Clydesdale Bank (CYBG) is a British retail bank which spun-out of the National Australia Bank in 2016. Pursuant to an announcement on May 7th, the company has proposed to acquire fellow UK challenger bank Virgin Money. At the present moment, investors don’t know whether they are buying CYBG’s “old pitch” of standalone operational improvement, organic growth and excess capital deployment; or the “new” Virgin Money M&A-driven synergy story.

In our view, both scenarios will drive a meaningful upside from the current share price, and we expect further clarity around the acquisition to emerge in the coming weeks. Based on current earnings expectations, CYBG is only slightly undervalued, however the company has several levers available (not only the Virgin Money acquisition) to increase return on equity:

1) Government initiative to increase business banking competition. Currently the UK government is focused on improving competition within the small/medium sized business banking market. As a result, Williams & Glynn (owned by RBS) is being forced to introduce its customers to competitors, including CYBG. As one of the largest UK “challenger” business banks, CYBG is hopeful that it will be a primary beneficiary of this process. The potential prize could be an upfront payment of c. GBP100m (4% of the company market cap) and incremental assets and liabilities that should contribute c. 5% to earnings.

2) The company’s efficiency should improve. The company was not efficiently managed under National Australia Bank. Benchmarking exercises suggest that the cost/income ratio of the bank should fall well below 60%, providing another 10% uplift to earnings vs. current expectations.

3) There is excess capital which should be released this year. CYBG has the capacity to reduce the regulatory capital it is required to hold by obtaining advanced internal model approval for its lending portfolios. This will liberate capital within the business and enable the company to return capital to shareholders or accelerate growth. We believe neither of these scenarios are captured in consensus earnings forecasts, and that the possible capital release could be as much as 20% of the company’s market capitalization (although there are likely to be offsets which may reduce this number to 12-17%).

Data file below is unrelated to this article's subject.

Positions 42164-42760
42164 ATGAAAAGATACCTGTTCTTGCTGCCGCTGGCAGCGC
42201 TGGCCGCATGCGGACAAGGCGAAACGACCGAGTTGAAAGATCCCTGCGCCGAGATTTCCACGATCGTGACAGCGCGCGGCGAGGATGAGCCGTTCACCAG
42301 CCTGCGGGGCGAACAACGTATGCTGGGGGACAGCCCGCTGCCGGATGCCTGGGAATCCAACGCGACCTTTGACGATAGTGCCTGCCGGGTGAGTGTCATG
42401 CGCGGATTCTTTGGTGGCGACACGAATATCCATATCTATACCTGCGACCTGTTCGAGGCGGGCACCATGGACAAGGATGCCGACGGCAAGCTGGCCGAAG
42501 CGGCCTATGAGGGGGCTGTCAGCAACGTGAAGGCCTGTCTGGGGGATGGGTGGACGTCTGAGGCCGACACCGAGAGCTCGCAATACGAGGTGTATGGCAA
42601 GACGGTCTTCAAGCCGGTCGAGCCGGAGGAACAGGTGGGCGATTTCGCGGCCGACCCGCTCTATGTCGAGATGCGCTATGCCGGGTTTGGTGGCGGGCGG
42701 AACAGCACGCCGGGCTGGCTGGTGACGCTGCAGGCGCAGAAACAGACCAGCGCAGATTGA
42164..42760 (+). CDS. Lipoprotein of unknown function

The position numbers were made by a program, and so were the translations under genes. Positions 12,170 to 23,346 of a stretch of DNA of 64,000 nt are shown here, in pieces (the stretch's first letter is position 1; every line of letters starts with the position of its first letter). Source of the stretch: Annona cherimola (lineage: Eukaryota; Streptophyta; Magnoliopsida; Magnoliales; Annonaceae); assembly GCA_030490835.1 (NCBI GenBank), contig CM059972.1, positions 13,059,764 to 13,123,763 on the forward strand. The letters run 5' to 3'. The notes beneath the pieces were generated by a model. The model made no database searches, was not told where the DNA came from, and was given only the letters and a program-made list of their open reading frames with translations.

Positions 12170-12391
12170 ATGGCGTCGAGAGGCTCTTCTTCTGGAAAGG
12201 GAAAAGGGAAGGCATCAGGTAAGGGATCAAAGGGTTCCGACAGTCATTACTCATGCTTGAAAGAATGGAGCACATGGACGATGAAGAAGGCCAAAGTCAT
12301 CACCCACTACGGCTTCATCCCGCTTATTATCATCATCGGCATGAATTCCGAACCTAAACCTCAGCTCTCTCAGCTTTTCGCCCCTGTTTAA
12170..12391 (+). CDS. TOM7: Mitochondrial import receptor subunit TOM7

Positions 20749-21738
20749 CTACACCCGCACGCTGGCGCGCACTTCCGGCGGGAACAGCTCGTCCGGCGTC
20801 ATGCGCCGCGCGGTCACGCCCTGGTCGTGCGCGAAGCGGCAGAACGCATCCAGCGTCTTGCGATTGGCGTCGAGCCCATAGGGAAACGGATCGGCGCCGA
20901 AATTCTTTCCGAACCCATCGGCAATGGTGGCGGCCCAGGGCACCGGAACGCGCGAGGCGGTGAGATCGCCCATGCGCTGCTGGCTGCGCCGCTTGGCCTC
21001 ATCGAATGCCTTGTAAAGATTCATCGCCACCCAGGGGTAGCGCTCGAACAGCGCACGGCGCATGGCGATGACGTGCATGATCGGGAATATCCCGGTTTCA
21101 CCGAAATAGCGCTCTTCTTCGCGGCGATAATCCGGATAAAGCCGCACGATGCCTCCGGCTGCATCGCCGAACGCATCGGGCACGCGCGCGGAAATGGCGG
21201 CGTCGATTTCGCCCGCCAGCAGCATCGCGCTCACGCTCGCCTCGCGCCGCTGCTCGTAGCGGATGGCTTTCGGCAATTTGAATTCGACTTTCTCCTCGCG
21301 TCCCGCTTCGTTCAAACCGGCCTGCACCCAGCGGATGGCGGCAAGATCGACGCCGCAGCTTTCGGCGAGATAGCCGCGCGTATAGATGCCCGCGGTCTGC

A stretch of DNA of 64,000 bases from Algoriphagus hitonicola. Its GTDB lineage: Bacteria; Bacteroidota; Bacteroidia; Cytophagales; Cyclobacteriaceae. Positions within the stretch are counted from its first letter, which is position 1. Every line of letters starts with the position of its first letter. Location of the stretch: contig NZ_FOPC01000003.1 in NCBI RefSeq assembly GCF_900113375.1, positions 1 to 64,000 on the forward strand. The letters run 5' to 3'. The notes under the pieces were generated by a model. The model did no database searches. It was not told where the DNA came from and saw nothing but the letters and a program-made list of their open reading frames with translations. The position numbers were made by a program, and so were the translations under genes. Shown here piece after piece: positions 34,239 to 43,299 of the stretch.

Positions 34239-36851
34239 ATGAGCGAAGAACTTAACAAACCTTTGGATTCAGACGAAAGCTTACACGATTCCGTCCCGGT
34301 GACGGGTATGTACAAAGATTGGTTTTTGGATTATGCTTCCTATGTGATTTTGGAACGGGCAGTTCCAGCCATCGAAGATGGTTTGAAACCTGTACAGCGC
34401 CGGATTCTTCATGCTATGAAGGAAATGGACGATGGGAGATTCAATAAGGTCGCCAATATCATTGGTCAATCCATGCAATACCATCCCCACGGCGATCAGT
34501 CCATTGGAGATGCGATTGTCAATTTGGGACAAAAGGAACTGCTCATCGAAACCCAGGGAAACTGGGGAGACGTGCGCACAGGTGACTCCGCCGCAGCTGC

4) Merger with Virgin Money could be highly accretive. The preliminary approach released by CYBG has suggested there is a substantial synergy potential, where our valuation estimates the deal could be 10%-30% accretive to CYBG’s EPS.  The potential synergies could be the following:

- Both banks have been heavily investing in their digital platform, going forward only one platform is required.

- Increased market share across locations (CYBG has a strong presence in Scotland & North of England where Virgin dominates the South of England) and across both business/retail banking (CYBG is recognised for its business banking franchise where Virgin is known for its retail banking brand).

5) UK banking margins appear to be stabilising. Recent data from the Bank of England suggests the mortgage lending margin pressure that has characterised the UK market for the last three years appears to be settling. Also, the Bank of England has started to raise interest rates, which is a positive for banks’ margins.

Considering these five factors, our valuation suggests CYBG has at least 30% upside. The downside risk for CYBG is another increase in the capital provision required to fund customers’ payment protection insurance claims. The company recently announced an additional GBP200m of requirements for PPI payments, and there is a possibility that provisions are increased again as the 29 August 2019 claims cut-off date approaches. Our analysis suggests any additional provision is likely to be lower than the GBP200m recently announced and our c. 30% upside target implies more than GBP800m of additional market cap for CYBG.  Overall, we believe there is an adequate buffer in the valuation for PPI payments.